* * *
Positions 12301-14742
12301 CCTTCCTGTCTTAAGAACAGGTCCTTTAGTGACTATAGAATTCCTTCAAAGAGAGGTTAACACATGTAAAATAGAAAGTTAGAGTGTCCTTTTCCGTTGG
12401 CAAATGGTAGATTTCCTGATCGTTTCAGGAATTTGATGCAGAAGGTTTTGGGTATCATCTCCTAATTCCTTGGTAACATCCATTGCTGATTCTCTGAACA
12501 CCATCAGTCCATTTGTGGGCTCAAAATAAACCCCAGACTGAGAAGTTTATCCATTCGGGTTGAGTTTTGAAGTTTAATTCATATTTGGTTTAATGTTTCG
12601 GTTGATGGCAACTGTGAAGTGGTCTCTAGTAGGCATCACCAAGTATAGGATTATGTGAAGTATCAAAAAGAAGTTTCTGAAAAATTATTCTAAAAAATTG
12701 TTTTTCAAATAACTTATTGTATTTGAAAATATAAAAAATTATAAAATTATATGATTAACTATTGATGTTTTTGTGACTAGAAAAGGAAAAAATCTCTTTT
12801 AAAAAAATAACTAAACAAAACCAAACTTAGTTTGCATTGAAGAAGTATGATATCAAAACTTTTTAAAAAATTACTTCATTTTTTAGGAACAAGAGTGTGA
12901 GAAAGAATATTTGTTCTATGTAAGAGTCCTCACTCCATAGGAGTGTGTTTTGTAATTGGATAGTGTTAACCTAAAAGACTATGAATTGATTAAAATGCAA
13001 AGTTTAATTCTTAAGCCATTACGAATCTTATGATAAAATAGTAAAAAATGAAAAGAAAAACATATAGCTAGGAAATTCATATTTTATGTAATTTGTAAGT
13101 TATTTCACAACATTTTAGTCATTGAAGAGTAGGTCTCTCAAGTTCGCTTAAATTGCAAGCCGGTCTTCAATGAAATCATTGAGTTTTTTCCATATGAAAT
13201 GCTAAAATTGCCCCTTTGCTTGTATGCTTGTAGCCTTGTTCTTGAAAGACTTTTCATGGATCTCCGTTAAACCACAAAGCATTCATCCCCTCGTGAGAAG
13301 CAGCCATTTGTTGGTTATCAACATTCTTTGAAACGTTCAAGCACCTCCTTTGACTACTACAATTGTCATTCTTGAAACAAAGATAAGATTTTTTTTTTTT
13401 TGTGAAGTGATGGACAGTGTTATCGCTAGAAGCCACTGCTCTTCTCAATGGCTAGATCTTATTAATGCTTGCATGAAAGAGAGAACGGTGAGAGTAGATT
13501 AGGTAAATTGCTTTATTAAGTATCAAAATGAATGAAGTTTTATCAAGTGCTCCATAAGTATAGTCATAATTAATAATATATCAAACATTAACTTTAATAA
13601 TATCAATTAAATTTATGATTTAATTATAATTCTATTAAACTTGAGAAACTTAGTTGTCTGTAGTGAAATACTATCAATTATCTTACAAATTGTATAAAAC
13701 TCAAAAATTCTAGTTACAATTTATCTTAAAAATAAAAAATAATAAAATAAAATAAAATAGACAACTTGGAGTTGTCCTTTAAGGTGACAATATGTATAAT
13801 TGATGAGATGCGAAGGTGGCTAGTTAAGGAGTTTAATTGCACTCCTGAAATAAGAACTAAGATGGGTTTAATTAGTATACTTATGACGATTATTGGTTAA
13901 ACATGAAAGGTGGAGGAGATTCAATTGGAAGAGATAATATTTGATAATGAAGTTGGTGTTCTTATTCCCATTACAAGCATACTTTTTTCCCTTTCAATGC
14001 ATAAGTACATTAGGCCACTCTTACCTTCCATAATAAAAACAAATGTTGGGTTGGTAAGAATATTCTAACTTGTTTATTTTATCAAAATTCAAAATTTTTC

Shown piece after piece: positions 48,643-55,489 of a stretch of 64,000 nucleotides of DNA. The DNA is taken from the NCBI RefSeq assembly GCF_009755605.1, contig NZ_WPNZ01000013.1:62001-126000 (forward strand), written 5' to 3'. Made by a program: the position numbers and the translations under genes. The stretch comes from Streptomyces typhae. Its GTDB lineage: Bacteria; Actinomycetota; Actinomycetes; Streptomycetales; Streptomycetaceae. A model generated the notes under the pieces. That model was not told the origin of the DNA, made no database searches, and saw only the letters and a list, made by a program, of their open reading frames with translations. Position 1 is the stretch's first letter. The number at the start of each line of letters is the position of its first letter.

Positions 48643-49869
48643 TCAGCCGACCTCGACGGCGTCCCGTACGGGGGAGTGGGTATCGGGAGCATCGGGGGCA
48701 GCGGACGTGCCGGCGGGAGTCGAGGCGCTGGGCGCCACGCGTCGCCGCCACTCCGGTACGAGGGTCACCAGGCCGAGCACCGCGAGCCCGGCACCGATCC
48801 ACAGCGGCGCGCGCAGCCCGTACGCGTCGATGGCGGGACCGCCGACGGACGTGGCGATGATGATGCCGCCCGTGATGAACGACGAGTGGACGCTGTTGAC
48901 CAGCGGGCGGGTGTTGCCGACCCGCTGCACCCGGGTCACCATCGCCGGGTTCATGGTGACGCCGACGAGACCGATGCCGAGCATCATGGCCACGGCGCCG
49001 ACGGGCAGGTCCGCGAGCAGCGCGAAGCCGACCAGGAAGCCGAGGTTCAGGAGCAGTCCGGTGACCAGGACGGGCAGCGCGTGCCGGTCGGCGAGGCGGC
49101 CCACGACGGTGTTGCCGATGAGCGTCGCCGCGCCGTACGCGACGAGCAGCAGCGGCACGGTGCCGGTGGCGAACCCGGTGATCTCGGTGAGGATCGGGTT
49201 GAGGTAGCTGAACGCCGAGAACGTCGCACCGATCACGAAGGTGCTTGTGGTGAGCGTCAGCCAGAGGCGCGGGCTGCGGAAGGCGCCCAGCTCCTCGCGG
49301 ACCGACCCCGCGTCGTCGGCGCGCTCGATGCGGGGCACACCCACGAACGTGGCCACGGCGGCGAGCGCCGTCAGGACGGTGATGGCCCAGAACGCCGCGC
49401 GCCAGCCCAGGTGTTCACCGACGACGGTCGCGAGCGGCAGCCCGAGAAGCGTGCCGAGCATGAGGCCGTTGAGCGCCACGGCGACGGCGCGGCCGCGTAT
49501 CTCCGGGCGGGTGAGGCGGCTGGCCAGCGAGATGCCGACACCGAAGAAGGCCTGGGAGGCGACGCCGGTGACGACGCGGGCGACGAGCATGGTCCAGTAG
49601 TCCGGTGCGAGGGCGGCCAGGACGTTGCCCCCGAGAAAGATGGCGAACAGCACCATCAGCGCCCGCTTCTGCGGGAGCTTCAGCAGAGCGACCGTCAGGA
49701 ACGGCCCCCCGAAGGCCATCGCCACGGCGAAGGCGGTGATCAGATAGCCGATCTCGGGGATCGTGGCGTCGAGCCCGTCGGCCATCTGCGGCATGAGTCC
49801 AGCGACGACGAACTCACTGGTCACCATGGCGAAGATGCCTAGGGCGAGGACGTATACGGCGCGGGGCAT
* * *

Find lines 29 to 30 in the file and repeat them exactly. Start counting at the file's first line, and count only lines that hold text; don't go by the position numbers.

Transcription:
49301 ACCGACCCCGCGTCGTCGGCGCGCTCGATGCGGGGCACACCCACGAACGTGGCCACGGCGGCGAGCGCCGTCAGGACGGTGATGGCCCAGAACGCCGCGC
49401 GCCAGCCCAGGTGTTCACCGACGACGGTCGCGAGCGGCAGCCCGAGAAGCGTGCCGAGCATGAGGCCGTTGAGCGCCACGGCGACGGCGCGGCCGCGTAT